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FAA Official Trying To Retire Aviator’s Number

January 25, 1988

OKLAHOMA CITY (AP) _ The aircraft registration number of the plane Amelia Earhart flew on her last adventure has been taken out of circulation at the request of the aviator’s sister, a federal official said.

″This number is never to be used by anyone again. Reserved for Amelia Earhart for infinity,″ says a note written on a Federal Aviation Administration file card.

But the note’s author, Earl F. Mahoney, manager of the airmen and aircraft registry at the FAA Mike Monroney Aeronautical Center, said he was unsure whether the order would be permanent.

″I can’t say what a successor would do,″ he said. ″But if I ran across a notation like that I’d sure do some checking before I’d ever put it back in use.″

The number - 16020 - was on the twin-engine Lockheed 10 Electra that Earhart and Fred Noonan, her navigator, used as they tried to set a record flying around the world at the equator.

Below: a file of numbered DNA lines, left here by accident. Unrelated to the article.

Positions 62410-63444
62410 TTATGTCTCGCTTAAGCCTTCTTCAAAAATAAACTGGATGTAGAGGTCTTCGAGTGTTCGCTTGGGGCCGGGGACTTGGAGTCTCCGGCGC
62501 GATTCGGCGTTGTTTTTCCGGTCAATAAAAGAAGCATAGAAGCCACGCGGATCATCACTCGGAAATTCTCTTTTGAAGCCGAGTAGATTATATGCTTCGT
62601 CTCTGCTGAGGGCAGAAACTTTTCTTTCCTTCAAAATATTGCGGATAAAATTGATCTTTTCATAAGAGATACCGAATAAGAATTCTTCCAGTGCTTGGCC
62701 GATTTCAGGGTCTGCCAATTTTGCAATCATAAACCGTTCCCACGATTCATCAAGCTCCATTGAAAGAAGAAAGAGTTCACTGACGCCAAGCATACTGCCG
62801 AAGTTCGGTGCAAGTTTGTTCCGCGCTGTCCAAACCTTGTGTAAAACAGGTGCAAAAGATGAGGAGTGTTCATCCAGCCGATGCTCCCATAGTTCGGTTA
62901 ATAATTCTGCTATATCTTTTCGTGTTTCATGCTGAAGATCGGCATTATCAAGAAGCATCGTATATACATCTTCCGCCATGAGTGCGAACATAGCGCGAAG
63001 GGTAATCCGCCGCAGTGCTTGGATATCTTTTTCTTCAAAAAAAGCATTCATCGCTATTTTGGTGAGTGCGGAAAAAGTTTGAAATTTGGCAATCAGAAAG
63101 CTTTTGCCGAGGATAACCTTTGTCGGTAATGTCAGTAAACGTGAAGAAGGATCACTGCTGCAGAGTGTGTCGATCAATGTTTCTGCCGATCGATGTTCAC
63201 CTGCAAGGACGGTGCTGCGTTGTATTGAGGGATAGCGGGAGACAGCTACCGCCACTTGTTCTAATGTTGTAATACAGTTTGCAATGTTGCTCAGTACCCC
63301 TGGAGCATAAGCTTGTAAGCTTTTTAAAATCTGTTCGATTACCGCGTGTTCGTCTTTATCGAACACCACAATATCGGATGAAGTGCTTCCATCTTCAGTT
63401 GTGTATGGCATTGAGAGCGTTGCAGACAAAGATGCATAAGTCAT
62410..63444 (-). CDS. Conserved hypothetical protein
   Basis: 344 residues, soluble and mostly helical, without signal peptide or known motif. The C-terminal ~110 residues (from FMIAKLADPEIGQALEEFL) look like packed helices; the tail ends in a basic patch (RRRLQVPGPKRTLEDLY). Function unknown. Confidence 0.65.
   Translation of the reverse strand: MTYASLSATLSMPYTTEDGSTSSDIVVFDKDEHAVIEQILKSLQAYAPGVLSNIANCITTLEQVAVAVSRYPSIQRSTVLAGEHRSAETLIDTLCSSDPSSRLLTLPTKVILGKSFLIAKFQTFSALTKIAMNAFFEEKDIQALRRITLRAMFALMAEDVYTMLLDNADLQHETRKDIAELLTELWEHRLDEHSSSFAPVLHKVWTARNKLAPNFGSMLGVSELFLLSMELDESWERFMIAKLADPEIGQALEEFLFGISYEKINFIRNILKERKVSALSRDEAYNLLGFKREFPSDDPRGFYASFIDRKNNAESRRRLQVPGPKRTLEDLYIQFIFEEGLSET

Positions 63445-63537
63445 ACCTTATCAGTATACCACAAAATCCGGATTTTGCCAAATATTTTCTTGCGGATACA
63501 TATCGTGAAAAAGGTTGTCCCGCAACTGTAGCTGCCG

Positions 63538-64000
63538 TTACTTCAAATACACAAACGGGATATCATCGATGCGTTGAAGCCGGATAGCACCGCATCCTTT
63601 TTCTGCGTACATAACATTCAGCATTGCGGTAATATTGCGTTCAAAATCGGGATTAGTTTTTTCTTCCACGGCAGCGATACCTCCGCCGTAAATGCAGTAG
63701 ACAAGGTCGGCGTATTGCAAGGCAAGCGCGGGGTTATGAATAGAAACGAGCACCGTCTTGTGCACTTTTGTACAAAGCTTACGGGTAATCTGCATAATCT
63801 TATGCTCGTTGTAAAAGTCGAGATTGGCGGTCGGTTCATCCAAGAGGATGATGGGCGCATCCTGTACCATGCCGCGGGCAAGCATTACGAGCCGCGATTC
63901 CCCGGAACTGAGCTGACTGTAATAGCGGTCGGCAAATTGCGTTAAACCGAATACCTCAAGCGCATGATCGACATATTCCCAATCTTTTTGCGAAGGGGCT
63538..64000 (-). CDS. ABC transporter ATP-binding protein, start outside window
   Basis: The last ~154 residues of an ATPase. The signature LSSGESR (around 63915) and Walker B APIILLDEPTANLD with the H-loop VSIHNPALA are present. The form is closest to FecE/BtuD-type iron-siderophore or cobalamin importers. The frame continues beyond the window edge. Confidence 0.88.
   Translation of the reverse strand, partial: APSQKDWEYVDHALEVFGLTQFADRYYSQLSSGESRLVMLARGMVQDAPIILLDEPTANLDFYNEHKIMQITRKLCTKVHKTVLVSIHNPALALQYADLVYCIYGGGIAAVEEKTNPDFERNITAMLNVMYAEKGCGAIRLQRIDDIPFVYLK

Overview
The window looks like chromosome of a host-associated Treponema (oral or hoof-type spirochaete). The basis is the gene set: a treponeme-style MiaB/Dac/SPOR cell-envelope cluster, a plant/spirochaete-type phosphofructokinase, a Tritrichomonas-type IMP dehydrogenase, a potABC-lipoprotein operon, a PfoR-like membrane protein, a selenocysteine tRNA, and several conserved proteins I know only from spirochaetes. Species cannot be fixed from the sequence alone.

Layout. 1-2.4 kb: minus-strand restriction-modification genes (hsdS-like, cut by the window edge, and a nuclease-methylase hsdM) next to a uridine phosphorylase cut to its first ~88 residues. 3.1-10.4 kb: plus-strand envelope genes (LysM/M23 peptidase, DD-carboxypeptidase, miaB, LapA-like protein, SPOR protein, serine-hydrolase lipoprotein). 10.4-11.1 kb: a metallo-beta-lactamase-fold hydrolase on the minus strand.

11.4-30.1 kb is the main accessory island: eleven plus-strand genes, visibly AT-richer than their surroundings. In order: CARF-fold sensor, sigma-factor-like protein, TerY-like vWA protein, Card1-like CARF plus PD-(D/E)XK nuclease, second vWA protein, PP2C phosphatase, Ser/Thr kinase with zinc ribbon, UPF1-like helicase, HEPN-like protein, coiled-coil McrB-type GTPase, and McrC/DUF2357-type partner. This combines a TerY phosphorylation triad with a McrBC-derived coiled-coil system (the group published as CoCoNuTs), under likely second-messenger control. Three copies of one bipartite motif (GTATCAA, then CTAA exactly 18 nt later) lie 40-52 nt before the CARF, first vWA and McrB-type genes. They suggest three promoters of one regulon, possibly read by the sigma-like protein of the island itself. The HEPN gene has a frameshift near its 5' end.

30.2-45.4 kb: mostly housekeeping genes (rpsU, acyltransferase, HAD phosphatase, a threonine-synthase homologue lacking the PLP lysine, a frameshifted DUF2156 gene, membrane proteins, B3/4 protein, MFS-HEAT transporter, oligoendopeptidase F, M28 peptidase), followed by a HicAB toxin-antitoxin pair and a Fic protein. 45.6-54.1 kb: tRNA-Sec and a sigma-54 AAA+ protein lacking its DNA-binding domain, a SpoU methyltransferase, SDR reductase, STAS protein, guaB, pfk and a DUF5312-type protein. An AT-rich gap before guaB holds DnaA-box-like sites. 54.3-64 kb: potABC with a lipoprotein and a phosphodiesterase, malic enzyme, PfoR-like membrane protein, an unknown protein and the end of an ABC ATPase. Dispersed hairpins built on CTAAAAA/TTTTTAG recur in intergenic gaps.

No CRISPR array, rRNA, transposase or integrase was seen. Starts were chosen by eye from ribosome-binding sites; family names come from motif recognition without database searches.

The plane went down July 2, 1937, after taking off from New Guinea. Earhart, the first woman pilot to fly the Atlantic Ocean, was never found.

Muriel Earhart Morrissey, of West Medford, Mass., urged in a Jan. 10 letter to FAA Administrator T. Allan McArtor that her sister’s aircraft number be retired.

″N16020 is a precious number,″ she wrote. ″It would seem most fitting if this number were officially retired from the FAA’s list of aircraft registrations.

″And it would be a great tribute to Amelia and her memory to have N16020 retired and preserved for infinity in her name.″

After going unused for 20 years, the number was restored to the active list in 1957 and was used by two planes, a Lockheed 12 that crashed and a Luscombe that was junked. Continental Airlines reserved it for an airliner, but later relinquished it to Earhart’s sister at her request.

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